Diamond engagement rings are so over

Engagement ring: Watch how it's made
Engagement ring: Watch how it's made

Maybe a diamond isn't every girl's best friend.

More brides to be are choosing non-traditional engagement rings over the standard white diamond solitaire that has adorned women's left hands for so long.

Jewelers across the country are reporting an increase in couples looking for alternatives like colored diamonds, gemstones and bands to symbolize their commitment.

New York-based jewelry designer Anna Sheffield said the shift has been a main driver to her business's success. "People want something that is unique and specific to them," she said.

natural sapphire company
Sapphires are the most durable non-diamond gemstone

Unlike most trends that are fueled by young shoppers, Amanda Gizzi from Jewelers of America, said older women are leading the charge. "They know more of who they are and want something that doesn't fit the norm and what all their girlfriends have." Rings without an elevated diamond are also more comfortable and fit in better with an active lifestyle, she added.

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The price tag is also a big factor. "The guy paying for it is more excited that it costs less," said Michael Arnstein, president of the Natural Sapphire Company, which sells nearly 200 sapphire engagement rings a month. A round-shape 1.20 carat sapphire with 0.16 carats of diamonds on an 18-karat white gold ban sells for $3,500 on the company's website. "It's well agreed in the trade that a sapphire engagement ring will cost about half of what a comparable diamond would cost," he said.

Diamond prices could remain high, especially as the number of diamond mines declines. Higher prices could further ignite the trend of substitutions as the star of engagement rings.

People have also been more drawn to other precious stones to avoid conflict diamonds. Arnstein said there is no gemological way to prove where a diamond came from based on its characteristics. "With the sapphire, it's totally possible to determine where it came from based on the inclusions."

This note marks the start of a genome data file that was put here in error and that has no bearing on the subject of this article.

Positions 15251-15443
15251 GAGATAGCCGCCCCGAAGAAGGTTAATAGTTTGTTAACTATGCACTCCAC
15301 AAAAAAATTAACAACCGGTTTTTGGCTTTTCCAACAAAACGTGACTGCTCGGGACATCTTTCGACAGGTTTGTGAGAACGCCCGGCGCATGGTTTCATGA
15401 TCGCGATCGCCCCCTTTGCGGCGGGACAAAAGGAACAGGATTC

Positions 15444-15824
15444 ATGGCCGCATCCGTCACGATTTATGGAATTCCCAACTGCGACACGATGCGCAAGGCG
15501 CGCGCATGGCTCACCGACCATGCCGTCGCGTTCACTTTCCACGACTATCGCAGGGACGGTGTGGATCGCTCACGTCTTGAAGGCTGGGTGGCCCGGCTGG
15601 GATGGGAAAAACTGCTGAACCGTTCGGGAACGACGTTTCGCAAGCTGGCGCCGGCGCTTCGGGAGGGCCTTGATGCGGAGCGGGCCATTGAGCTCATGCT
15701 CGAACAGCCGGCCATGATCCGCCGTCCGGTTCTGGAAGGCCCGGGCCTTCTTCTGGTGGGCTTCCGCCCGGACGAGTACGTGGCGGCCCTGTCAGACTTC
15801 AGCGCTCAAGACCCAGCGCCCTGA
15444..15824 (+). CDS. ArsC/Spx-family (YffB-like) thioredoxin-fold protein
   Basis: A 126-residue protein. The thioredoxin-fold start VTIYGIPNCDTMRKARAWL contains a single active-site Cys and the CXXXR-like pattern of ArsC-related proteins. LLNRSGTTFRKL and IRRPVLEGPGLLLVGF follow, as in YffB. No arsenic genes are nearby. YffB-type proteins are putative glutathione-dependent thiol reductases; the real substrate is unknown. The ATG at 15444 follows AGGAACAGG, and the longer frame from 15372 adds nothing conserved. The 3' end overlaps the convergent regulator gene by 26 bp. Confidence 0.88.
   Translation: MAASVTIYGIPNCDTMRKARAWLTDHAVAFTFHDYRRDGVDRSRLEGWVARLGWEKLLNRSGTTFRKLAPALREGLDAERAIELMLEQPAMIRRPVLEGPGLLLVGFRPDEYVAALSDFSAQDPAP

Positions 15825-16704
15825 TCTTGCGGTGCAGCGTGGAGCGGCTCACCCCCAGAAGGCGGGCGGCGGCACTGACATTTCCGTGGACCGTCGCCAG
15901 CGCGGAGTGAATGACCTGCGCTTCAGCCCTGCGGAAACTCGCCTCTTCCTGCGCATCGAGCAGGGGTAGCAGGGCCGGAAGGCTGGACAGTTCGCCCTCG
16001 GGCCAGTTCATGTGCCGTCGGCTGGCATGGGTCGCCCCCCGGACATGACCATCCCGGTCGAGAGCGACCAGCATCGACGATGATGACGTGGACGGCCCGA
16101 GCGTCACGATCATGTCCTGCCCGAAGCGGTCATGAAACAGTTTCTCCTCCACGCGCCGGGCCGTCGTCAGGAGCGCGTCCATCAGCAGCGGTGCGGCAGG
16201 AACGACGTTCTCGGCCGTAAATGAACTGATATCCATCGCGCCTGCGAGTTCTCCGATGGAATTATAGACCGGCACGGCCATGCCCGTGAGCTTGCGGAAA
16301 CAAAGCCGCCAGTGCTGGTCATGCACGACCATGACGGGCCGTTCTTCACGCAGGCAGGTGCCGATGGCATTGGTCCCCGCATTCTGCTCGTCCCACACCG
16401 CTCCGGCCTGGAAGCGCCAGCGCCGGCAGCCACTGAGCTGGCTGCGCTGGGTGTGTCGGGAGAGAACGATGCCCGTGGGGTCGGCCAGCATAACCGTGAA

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Colored diamonds are becoming more popular

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He added that non-diamond engagement rings have become more socially acceptable thanks to major celebrities like Kate Middleton and Penelope Cruz rocking the blue gemstone. "Women tend to think, 'if it's good enough for the future Queen of England, I can do it too.'" He said sapphires, which can come in many different colors, are viewed as less flashy and convey a more conservative style.

Colored diamonds have also become more common on engagement rings, specifically champagne and black diamonds, according to Sheffield. She's also seen strong demand for rubies, emeralds and sapphires.

Leigh Plessner from jewelry store Catbird said the company first started selling engagement rings unintentionally. "We had small delicate rings in the store and noticed people were looking at them for engagement rings." The store doesn't sell traditional solitaires, but diamonds do make up a large part of their offering in non-traditional settings. "We aren't actively rebelling against a beautiful solitaire, we just offer a wider range that speaks to us."

But there's a reason diamonds became the engagement ring norm: they're durable and classic.

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The diamond solitaire has growing competition

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Jim Rosenheim, CEO of Tiny Jewel Box in Washington, D.C., said when couples come in inquiring about non-diamond rings, he tries to educate them on their options. Sapphires are second in durability to the diamond, but other options aren't as tough.

"Most colored stones don't have the durability that will allow them to be worn in the manner engagement rings are without sustaining significant wear and damage over a long period of time."

He also warns customers that their engagement ring is not the place to make a fashion statement. "You don't want to look at your ring in a year or two and think, 'what was I thinking?'"

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